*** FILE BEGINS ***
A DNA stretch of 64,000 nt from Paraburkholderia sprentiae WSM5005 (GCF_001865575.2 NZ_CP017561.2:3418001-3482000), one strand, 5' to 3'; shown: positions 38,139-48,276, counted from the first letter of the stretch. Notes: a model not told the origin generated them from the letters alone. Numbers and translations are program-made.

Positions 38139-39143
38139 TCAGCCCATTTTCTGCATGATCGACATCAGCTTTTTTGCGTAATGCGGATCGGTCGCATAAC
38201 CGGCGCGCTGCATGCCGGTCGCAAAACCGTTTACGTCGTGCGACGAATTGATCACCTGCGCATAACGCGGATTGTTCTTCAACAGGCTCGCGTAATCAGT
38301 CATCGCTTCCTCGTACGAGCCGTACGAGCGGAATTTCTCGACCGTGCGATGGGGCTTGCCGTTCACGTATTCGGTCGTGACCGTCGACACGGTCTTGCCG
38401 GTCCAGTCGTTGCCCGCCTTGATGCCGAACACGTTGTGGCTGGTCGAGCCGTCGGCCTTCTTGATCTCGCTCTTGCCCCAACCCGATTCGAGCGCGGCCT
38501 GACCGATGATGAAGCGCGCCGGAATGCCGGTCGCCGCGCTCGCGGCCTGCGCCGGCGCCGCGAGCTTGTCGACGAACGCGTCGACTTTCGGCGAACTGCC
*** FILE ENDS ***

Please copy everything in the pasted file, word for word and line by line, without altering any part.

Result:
A DNA stretch of 64,000 nt from Paraburkholderia sprentiae WSM5005 (GCF_001865575.2 NZ_CP017561.2:3418001-3482000), one strand, 5' to 3'; shown: positions 38,139-48,276, counted from the first letter of the stretch. Notes: a model not told the origin generated them from the letters alone. Numbers and translations are program-made.

Positions 38139-39143
38139 TCAGCCCATTTTCTGCATGATCGACATCAGCTTTTTTGCGTAATGCGGATCGGTCGCATAAC
38201 CGGCGCGCTGCATGCCGGTCGCAAAACCGTTTACGTCGTGCGACGAATTGATCACCTGCGCATAACGCGGATTGTTCTTCAACAGGCTCGCGTAATCAGT
38301 CATCGCTTCCTCGTACGAGCCGTACGAGCGGAATTTCTCGACCGTGCGATGGGGCTTGCCGTTCACGTATTCGGTCGTGACCGTCGACACGGTCTTGCCG
38401 GTCCAGTCGTTGCCCGCCTTGATGCCGAACACGTTGTGGCTGGTCGAGCCGTCGGCCTTCTTGATCTCGCTCTTGCCCCAACCCGATTCGAGCGCGGCCT
38501 GACCGATGATGAAGCGCGCCGGAATGCCGGTCGCCGCGCTCGCGGCCTGCGCCGGCGCCGCGAGCTTGTCGACGAACGCGTCGACTTTCGGCGAACTGCC